Incorporation Choice and Implied Cost of Equity
43 Pages Posted: 24 Jul 2015
Date Written: July 20, 2015
Prior studies document a Delaware incorporation effect on firm valuation, generally using Tobin’s Q, but the directional effects are mixed and inconclusive. Our study uses implied cost of equity to assess valuation, and we find consistent evidence that firms incorporated outside of their home state, either in Delaware or in other states, have a cost of equity that is 40 to 100 basis points higher than firms incorporated in their home state (depending on the model). Importantly, there is no statistical difference between Delaware incorporation and other non-home states of incorporation, which suggest the more important distinction is home state versus non-home state, rather than a Delaware effect. These findings are robust to controls for risk factors that affect the cost of equity including market beta, market value of equity, book to market ratio, analyst forecast dispersion, long-term growth in earnings, and industry membership. Results are consistent in yearly estimations for the sample period 1990-2006, and robust across the spectrum of firm size, different measures of cost of equity, and to control for endogeneity of the firms’ incorporation choice.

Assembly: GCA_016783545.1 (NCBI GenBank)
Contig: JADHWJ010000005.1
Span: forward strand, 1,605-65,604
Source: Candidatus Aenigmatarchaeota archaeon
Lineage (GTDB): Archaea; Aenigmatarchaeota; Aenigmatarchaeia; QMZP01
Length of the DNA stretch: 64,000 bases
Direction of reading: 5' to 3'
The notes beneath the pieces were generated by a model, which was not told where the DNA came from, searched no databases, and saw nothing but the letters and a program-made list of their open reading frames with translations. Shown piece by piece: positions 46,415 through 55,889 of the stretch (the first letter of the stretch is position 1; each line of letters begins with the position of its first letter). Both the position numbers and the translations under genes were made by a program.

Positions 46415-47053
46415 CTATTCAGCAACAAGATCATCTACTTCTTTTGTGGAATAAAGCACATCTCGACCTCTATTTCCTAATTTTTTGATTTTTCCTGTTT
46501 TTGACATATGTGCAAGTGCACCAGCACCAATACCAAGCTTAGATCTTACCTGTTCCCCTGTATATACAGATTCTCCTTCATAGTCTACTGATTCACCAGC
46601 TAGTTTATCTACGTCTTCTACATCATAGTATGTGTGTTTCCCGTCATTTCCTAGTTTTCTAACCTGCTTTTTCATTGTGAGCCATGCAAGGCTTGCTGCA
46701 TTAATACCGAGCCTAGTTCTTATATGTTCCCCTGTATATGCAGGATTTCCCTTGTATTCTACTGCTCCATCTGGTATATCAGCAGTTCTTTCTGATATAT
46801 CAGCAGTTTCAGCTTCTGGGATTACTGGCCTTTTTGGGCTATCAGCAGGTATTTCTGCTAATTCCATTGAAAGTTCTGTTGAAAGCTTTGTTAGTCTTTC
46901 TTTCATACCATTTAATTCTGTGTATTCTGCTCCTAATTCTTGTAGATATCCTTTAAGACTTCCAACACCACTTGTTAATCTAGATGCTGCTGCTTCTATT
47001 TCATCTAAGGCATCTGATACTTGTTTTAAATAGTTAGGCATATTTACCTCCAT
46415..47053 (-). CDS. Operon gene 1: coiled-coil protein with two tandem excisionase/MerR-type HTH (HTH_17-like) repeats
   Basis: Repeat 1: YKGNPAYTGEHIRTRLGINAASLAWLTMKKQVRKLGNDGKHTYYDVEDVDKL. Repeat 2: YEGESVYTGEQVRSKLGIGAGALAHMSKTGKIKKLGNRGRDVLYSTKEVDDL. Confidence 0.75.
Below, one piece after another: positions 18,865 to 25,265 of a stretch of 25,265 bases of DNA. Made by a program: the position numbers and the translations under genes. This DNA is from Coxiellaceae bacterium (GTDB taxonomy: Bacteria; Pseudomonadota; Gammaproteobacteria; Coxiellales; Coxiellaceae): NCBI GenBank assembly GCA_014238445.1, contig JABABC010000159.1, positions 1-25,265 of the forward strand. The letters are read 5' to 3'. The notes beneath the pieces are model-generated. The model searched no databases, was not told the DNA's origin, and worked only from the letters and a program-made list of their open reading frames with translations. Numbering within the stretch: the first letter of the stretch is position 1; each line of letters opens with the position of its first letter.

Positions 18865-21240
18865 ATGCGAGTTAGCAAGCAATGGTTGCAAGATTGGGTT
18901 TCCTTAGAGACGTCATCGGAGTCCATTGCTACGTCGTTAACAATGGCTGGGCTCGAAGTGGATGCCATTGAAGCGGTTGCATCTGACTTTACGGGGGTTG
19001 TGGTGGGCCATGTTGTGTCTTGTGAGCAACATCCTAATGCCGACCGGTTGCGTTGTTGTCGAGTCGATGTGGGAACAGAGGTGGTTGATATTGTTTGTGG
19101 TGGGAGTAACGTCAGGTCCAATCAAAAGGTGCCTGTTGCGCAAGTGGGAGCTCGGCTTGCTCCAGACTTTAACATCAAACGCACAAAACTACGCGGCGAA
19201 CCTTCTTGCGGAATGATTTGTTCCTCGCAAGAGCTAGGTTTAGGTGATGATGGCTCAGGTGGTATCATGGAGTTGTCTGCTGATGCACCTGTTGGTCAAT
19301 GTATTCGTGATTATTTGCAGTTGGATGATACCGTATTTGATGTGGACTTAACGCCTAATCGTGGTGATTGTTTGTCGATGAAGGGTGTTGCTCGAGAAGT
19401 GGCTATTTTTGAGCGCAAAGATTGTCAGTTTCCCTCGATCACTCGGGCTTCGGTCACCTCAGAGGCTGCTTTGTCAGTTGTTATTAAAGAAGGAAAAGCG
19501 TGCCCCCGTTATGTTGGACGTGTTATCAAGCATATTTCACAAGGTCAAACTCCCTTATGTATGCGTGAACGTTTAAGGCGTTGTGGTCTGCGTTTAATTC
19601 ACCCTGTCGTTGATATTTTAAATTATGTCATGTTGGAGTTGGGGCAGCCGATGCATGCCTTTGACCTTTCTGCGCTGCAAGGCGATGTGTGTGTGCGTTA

Keywords: Delaware; Incorporation; Corporate law; Cost of equity; Corporate governance; Regulatory competition; Home bias
JEL Classification: G12, G18, G30, G34, K22, M41
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